-= R\C MODEL RADIOS =- TYPES: AM - Amplitude Modulated FM - Frequency Modulated PPM FM - Frequency Modulated PCM AM Is an older mode and uses an encoding similar to PPM. The bandwidth is as much as three times that of the more modern FM modes of PPM and PCM. The AM signal consists of a carrier and two sidebands which the digital pulses are imposed on. FM Utilizes a signal carrier which is shifted up and down by the imposed digital information. FM is about 1/3 as narrow as AM. This is a desired advantage since the entire signal is focused into a narrow beam of RF energy. This also results in a greater range and less chance of unwanted interference affecting the signal reaching the plane. When comparing AM and FM types of radios you may think of a tiny light bulb attached to the top of a D cell as the AM_mode. For FM_mode use the same small type bulb placed in front of a reflector as you would in a flash light. Now... at midday walk to one end of a football field and at the other end have someone hold the two lights aimed at you. Which is brighter? Obviously the flashlight, because the light is being focused by the reflector into a concentrated narrower beam as are the FM_modes of today's PPM and PCM radios. PPM Pulse Position Modulation utilizes a series of pulses spaced apart within a 60 millisecond frame. Each pulse represents one of the inputs from your transmitter. There is a beginning timing pulse, and following it are a series of pulses for throttle, rudder, elevator, ailerons, landing gear, and so on. As you move the stick on your transmitter, the proportional spacing between the pulse controlled by the stick grows longer or shorter, depending upon the direction you move the stick. It is the proportional distance change that the receiver detects and causes the control wire voltage being fed to the corresponding servo to increase or decrease. The servo sees the control wire voltage change and moves either one direction or the other to match its internal shaft orientated potentiometer with the change in the control wire voltage. Hence the result is you see the servo move one of your airplane's parts in proportion to the movement you make with the transmitter stick. PCM Pulse Code Modulation is entirely different from the pulse position systems. There is one bad error which can occur with PPM... static ! Every time electricity is turned on or off by a switch, a spark occurs. The spark creates a super wide band bit of interference... or a erratic pulse in the case of PPM. If you're flying at a high speed inverted ten feet off the deck this could spell disaster. Most static spikes are very short in duration and much weaker than the signal coming from your transmitter going to your planes receiver. THANK GOODNESS FOR THAT ! The PCM system incorporates a Hexadecimal numeric coding. The coding includes a checksum algorithm which simply adds the value of each data group sent and tags it onto the group. When the data group reaches the receiver the value of the data is added up and compared to the value of the checksum assigned to that group. If the checksum value and the group value are equal the group is accepted... all others are rejected. The very nature of most radio interference is so erratic... not all of the data groups are affected... allowing the good groups to prevail. With the bad ones tossed aside, a successful flight is still within the reach of most pilots. BOX The BOX or PAD you stand on when flying has an important role few pilots fully know or understand. The pads are carefully spaced a certain distance apart for RF NULLING. Radio Frequencies travel in waves, like the waves in the ocean. The actual frequency determines the distance the waves are apart from one another. If you were at sea in a little row boat with five foot waves trying to wave hello to a friend of yours in another row boat you might find the only time your friend would be visible is when you were both on the crests or tops of two waves. The same applies to radio waves. Instead of wanting to be able to see your buddies' waves, the pads at the air field are positioned precisely so that all pilots are in the valley of each others' radio waves. So when speaking in terms of radio waves... as far as the model planes are concerned the other pilots' transmitters are invisible to one another and no mixing of frequencies can occur causing unwanted "hits" ( a slang term used by many R\C operators). ANT If you leave your antenna only partially extended... only a small portion of the radio wave can be emitted. This causes a dramatic reduction in range ! Hence the reason for not extending it during a "range check". A good tip to remember: The hottest spot from your transmitter is any 45 deg. angle from the antenna toward your airplane's receiving antenna. SO IF YOU SEE YOUR PLANE ACTING LIKE IT IS GETTING OUT OF RANGE... DON'T POINT THE ANTENNA RIGHT AT THE PLANE... HOLD YOUR TRANSMITTER SO THE PLANE IS OFF AT ABOUT A 45 DEGREE ANGLE IN ANY DIRECTION FROM THE ANTENNA ON YOUR TRANSMITTER.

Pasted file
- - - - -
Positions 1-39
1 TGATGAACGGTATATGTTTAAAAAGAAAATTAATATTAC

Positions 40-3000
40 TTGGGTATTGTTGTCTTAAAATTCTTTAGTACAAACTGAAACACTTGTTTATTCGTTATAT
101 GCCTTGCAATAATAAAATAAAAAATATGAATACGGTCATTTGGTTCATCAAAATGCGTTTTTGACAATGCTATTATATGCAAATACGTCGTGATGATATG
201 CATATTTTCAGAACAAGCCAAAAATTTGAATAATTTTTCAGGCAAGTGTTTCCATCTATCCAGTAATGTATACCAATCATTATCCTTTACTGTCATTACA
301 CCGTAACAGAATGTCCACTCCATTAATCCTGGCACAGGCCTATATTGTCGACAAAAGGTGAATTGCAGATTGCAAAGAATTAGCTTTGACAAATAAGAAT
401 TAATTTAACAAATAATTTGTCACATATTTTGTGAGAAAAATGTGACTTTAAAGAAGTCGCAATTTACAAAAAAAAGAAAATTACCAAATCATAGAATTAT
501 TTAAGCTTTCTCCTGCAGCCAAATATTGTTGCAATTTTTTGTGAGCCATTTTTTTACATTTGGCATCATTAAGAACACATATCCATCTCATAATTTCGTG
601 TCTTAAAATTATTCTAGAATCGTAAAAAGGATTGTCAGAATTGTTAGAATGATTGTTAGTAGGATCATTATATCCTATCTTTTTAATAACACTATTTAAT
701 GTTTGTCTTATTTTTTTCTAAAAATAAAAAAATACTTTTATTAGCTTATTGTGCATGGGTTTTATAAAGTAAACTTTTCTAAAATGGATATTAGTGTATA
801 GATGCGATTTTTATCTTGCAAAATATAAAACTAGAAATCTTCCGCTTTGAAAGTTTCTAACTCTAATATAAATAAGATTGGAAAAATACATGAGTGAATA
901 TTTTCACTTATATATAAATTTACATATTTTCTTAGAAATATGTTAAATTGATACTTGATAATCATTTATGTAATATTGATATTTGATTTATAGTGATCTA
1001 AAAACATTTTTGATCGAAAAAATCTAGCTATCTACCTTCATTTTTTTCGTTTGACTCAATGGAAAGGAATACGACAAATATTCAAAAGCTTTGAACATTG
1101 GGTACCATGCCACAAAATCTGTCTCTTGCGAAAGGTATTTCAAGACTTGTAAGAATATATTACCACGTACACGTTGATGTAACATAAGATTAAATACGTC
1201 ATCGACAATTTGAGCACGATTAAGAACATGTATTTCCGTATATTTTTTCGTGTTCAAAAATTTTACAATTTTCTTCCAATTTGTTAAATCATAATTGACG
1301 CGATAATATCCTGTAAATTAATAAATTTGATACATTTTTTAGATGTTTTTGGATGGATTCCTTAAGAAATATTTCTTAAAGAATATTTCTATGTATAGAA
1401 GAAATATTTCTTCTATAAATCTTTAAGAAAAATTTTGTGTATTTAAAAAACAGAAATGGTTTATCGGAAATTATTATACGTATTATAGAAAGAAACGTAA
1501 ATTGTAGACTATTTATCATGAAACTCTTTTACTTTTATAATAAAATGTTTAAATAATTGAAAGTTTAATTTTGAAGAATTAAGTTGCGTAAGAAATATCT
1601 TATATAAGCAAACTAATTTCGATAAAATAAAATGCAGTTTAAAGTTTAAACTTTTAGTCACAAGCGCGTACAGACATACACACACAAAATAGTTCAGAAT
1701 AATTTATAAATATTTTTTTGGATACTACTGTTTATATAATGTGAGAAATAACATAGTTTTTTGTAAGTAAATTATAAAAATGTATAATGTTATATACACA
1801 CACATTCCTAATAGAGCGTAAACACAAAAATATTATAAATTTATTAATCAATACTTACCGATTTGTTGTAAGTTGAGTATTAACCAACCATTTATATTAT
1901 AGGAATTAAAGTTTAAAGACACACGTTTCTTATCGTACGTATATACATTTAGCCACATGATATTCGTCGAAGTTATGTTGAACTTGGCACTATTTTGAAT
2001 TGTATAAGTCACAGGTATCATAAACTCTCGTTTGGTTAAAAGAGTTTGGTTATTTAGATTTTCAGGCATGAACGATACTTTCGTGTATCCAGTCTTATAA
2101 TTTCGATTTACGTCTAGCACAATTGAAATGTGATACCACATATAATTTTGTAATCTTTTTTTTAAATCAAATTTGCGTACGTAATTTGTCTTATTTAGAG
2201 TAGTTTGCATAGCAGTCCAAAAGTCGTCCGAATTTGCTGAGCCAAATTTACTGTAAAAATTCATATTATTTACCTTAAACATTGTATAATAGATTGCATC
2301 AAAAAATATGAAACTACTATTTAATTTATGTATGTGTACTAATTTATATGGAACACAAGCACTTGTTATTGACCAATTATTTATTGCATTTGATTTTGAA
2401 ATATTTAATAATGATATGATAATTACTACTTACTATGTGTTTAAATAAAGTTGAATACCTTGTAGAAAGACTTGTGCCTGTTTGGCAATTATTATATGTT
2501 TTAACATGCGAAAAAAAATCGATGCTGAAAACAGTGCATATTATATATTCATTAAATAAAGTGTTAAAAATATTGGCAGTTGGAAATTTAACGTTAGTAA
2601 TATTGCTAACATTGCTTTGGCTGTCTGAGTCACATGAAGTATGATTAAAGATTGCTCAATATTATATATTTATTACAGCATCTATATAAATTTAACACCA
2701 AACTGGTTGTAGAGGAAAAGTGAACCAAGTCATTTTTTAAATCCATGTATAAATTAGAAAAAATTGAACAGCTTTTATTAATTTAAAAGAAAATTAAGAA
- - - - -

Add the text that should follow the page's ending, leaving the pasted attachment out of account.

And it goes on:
by Peter Magee